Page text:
Meandering our way through the offseason, a single one-liner at a time…
— First-year Cal head coach Sonny Dykes: “I went to WAC media day last year and I interviewed myself. I asked some hard-hitting questions of myself.”
— All-American tight end Austin Seferian-Jenkins will be on the field with his Washington teammates when camp opens next month.
— After pontificating on zombies and Geronimo, Mike Leach acknowledged that Connor Halliday is the frontrunner to become Washington State’s starting quarterback.
— A bump pay was not part of the contract extension Oklahoma’s Bob Stoops signed.
— Mississippi State won’t be affected by Oklahoma State playing “I’ve got a secret” at the quarterback position.
— Washington’s Steve Sarkisian proclaims his Huskies to be “a better football team” entering 2013.
— After a challenging first season in the Pac-12, Utah will come into the 2013 season with a chip on their collective shoulders.
— Salt Lake Tribune: modifying Utah State agreement shows BYU wants meaningful November games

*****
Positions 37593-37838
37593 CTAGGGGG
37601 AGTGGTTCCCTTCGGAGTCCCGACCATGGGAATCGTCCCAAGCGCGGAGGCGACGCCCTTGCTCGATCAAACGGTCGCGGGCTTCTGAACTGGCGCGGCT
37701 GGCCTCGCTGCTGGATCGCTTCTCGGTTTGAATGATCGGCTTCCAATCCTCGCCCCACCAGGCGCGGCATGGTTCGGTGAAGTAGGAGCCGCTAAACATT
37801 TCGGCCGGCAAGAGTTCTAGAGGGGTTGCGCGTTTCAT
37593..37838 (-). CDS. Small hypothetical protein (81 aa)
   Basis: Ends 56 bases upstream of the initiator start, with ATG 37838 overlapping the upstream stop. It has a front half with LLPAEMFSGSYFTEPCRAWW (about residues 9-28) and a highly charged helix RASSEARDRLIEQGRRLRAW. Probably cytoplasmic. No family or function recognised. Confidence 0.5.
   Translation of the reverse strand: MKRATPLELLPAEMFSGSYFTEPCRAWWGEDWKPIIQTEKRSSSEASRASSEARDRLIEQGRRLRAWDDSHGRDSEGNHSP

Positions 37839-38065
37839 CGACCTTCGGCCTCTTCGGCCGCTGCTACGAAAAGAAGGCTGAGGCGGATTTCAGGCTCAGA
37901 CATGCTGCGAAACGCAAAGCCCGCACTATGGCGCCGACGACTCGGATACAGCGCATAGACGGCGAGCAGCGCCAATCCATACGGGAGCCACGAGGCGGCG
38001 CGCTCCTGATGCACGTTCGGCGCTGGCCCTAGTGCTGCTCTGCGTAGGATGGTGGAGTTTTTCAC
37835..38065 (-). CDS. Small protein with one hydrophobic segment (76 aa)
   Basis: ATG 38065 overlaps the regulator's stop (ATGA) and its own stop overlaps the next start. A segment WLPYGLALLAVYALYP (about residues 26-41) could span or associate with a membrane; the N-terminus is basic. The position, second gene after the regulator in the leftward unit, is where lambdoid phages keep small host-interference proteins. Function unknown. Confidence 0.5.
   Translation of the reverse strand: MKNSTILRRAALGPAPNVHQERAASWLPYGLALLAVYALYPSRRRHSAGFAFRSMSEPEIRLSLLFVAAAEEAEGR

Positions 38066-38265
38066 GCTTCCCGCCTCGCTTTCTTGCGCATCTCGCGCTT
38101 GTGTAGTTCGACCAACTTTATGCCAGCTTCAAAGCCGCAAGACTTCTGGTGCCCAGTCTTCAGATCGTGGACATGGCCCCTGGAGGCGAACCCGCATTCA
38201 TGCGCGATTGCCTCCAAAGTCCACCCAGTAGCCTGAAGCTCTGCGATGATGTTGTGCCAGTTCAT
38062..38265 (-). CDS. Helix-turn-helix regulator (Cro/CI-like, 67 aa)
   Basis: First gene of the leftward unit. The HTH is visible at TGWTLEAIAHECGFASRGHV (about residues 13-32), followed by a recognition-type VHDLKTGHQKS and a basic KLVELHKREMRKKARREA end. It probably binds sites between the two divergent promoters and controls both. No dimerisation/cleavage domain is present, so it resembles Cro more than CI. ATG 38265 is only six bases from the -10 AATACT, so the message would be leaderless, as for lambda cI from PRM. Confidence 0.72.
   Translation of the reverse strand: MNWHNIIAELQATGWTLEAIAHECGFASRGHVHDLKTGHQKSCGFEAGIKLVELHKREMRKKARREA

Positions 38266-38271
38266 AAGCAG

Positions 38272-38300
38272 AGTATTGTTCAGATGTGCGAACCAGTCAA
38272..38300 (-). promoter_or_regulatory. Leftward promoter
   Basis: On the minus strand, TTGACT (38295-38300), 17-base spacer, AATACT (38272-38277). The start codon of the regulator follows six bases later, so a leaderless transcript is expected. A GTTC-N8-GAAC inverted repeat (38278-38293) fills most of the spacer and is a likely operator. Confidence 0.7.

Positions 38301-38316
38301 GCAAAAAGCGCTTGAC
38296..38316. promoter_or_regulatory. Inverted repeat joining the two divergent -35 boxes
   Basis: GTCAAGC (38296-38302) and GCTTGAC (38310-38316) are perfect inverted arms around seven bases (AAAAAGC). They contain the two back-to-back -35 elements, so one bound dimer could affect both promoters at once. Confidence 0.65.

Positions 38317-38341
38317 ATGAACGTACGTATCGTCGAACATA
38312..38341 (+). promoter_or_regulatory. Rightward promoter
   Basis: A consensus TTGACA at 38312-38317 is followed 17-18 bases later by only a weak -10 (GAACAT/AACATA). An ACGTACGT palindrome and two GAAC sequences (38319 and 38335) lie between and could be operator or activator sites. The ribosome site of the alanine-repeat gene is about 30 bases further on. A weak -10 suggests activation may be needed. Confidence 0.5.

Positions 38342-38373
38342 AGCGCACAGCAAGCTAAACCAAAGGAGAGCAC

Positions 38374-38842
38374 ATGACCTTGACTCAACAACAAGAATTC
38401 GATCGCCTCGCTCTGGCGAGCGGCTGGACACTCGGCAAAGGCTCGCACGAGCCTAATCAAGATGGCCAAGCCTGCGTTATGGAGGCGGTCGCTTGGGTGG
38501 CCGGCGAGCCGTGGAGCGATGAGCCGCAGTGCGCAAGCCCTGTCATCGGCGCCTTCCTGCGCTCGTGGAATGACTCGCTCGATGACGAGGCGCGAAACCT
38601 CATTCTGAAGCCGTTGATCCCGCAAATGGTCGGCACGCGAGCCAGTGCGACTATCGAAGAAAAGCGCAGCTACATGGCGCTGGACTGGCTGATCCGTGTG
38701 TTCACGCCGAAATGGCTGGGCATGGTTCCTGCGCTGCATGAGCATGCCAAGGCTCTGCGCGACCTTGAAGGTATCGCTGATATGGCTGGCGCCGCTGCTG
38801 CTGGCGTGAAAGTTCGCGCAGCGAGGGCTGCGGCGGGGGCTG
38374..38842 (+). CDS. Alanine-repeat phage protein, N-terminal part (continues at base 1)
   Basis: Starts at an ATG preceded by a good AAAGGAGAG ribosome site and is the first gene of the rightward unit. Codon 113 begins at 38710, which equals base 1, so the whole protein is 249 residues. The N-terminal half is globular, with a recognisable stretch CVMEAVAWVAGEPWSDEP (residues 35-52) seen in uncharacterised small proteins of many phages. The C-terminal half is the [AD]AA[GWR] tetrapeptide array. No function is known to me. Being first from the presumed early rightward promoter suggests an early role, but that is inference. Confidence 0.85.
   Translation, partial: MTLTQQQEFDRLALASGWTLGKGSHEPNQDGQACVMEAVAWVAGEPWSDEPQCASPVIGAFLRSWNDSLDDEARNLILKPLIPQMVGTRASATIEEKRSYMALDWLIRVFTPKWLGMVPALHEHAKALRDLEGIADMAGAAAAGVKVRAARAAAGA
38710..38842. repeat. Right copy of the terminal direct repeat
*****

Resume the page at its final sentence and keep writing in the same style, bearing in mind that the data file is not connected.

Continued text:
— Mark Dantonio says he and his staff “can’t make a mistake on character” when bringing recruits to Michigan State.
— Injuries aside, Jerry Kill is satisfied with how Minnesota’s offensive line is shaping up.
— The Des Moines Register asks if there will be enough footballs to satisfy Iowa State’s plethora of running backs.
— Al.com: Rice quarterback Taylor McHargue looking to stay healthy, take Owls to new heights.
— Larry Coker is relishing the challenge of building a football program at UT-San Antonio.
— GoGamecocks.com takes a look at some of the changes/additions made to South Carolina roster.
— As he failed to qualify academically, Cal won’t have defensive end and 2013 signee Takkarist McKinley at its disposal.
— Texas Tech adds a JUCO defensive lineman to its 2013 recruiting class.
It’s not quite over, but No. 25 Virginia Tech will be firmly entrenched in the driver’s seat of the ACC Coastal heading into the final month of the regular season.
Thanks in large part to 406 yards passing from Jerod Evans, Tech was able to survive off a fourth-quarter rally by Pittsburgh and secure a 39-36 road win Thursday night. Evans’ performance was easily the best of his career, and just the second time he’s gone for 300-plus yards. The first (307) for the first-year starter came just two weeks ago in a loss to Syracuse.
Evans was also part of an offense that rolled up a season-high 556 yards on the night.